By signing the 2009 Lisbon Treaty the European community reinforced the values on which the European Union was built. Brussels, the official capital of the Union was given power to decide over matters that formerly were the responsibility of national governments.

As a result, a moralizing language was institutionalized while various authorities charged with representing the interest of the public began evaluating their cases with strange outcomes for local societies. In contrast, the power to change legislation no longer lay with the normal majority of voters as in national elections. It required instead a massive collective effort from voters in several countries in order to elect the necessary amount of representatives who can then lobby for the change. This task proved so hard to orchestrate that more and more Europeans began feeling that they had been deceived by their own governments into handing their self-determination to an abstract Europe.

The instrument for best implementing the values of Western civilization conceived by legislators in Brussels is multiculturalism. Presenting itself as a policy of integration and social cohesion multiculturalism promotes diversity. And it is this acceptance of otherness that's bound to give the European world its inherent cosmopolitan feeling of "society at ease." At least this is the goal set by European legislation and the aspiration is enforced upon societies in a didactic manner with a waving finger. Social groups not feeling at ease with this centralized sociopolitical approach are derogatorily labeled provincial, ethnocentric, inward-looking and showered with all the synonyms for regressiveness.

Nevertheless, this exacted respect for diversity from European citizens is not so much being about the fusion of the various cultures within the European Union into an exciting and creative European identity. According to the principles set by Brussels, Europe should be more concerned with the introduction of foreign cultures in its cultural fabric regardless of the imported culture's desire to become assimilated by the hosting European societies. Thus, a rapidly growing number of Europeans are seeing multiculturalism as a vehicle of foreign cultures for imposing their own set of values onto the societies that welcome them.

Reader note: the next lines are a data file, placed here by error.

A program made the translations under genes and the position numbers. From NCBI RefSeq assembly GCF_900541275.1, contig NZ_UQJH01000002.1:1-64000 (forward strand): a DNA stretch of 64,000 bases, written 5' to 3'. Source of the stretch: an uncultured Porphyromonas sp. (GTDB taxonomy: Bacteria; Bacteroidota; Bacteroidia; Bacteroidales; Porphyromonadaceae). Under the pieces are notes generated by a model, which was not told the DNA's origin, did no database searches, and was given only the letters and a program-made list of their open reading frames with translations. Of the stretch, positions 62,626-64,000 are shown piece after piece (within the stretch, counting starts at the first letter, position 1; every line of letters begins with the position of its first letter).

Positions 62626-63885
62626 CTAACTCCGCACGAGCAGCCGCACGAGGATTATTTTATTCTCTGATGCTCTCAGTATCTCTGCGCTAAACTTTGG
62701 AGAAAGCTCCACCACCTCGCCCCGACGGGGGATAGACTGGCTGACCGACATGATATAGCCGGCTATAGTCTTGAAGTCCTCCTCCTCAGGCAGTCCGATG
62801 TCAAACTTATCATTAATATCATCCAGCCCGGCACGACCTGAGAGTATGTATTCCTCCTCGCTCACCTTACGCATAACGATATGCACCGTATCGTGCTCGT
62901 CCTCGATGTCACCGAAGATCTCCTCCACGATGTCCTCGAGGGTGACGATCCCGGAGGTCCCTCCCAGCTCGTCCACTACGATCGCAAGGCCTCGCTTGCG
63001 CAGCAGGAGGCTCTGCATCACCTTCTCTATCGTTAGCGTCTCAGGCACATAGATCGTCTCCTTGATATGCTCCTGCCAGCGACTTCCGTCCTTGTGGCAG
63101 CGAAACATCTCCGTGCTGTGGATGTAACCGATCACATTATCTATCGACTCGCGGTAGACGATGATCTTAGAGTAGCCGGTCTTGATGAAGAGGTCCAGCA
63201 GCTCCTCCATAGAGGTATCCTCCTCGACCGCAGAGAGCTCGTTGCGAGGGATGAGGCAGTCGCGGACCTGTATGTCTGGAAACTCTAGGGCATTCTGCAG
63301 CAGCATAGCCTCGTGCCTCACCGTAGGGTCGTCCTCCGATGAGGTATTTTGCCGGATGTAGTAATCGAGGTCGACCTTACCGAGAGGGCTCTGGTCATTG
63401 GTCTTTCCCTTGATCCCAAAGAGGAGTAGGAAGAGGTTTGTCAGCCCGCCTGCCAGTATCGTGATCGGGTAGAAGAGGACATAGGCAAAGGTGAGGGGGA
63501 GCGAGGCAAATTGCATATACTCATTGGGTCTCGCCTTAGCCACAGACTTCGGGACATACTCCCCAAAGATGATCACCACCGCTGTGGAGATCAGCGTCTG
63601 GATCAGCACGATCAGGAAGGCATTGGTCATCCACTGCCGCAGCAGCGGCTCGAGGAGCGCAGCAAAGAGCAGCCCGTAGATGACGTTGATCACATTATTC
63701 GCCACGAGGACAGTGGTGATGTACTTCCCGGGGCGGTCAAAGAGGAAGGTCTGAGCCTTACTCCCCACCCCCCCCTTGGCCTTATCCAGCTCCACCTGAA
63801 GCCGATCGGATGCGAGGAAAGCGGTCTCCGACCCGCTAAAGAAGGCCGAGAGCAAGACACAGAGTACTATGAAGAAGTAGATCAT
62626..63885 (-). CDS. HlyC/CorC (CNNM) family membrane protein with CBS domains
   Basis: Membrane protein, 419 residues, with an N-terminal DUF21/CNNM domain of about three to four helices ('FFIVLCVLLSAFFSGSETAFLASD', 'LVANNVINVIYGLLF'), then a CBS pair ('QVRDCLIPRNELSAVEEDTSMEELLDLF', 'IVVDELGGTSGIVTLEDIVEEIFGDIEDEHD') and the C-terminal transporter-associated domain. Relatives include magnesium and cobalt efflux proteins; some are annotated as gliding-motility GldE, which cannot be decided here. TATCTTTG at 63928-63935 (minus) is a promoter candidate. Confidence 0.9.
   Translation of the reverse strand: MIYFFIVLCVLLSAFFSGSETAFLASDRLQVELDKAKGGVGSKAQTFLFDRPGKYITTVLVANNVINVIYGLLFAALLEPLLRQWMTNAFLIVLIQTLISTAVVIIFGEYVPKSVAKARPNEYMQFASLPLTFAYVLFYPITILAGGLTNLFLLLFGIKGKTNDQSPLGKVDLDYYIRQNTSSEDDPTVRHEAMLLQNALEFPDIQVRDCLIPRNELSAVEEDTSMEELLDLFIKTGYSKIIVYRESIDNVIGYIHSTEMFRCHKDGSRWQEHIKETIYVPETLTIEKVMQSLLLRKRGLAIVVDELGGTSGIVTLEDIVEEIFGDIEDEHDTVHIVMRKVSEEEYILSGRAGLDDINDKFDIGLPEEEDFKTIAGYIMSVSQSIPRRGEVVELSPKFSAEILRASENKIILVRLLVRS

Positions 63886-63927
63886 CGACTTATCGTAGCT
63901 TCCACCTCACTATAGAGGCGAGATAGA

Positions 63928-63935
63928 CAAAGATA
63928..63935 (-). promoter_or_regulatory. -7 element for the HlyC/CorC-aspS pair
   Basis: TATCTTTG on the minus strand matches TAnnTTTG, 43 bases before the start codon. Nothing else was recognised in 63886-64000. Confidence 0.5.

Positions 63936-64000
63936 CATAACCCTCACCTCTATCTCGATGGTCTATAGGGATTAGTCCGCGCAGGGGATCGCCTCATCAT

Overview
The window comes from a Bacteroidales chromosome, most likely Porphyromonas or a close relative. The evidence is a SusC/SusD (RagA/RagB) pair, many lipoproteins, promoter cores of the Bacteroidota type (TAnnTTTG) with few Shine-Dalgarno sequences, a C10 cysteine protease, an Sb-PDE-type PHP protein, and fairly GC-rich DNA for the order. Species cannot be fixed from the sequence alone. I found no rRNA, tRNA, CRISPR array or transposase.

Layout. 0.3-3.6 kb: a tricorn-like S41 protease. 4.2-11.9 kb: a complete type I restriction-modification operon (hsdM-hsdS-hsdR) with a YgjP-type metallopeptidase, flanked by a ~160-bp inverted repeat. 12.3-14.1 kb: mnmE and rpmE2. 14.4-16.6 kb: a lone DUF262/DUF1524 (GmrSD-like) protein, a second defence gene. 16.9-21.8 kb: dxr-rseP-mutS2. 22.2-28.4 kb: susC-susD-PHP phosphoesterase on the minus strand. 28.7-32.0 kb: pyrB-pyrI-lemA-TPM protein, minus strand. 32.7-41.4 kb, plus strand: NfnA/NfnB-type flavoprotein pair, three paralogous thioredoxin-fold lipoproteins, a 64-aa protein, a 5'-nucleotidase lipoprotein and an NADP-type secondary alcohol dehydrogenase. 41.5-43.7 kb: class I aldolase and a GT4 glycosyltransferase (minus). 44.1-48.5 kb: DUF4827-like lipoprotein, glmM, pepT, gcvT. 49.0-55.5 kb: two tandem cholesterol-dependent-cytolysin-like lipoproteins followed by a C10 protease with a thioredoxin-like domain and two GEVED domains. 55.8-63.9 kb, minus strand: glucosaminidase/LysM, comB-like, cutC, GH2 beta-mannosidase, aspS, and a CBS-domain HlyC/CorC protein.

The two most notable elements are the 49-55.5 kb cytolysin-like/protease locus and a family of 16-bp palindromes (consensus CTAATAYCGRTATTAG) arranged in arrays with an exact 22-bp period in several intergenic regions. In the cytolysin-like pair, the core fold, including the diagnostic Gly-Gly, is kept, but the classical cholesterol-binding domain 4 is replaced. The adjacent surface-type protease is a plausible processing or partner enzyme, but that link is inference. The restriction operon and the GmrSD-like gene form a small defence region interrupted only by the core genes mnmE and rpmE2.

The legislators in Brussels belong to the generation of the civil rights movement. The post-war generation in the 1960s and 1970s. In their efforts to make the world a better place to live in, they were motivated by selflessness and adopted activism: perceiving the inequalities of their world, they waged war against a sclerotic and reactionary society in order to set them straight.


Paris, May 1968

It was a totally perverted and distorted version of this type of war on society that sent Christodoulos Xiros into the arms of terrorism. Otherwise why should the maker of traditional music instruments, and painter of religious icons to boot, start murdering unsuspected innocent victims? Their status represented the administrative arm of a society he considered responsible for social injustice and wished to eradicate. This is why two days ago Xiros appeared on the internet, delivering, to a stunned audience, an apocalyptic message of hate and call to arms while posing defiantly in front of a black wall, loaded with symbols of the civil rights movement such as Che Guevara (the world-wide martyr of youthful rebellion) and red flags. His staging and content of speech felt like an eerie apparition straight out of the late 1960s.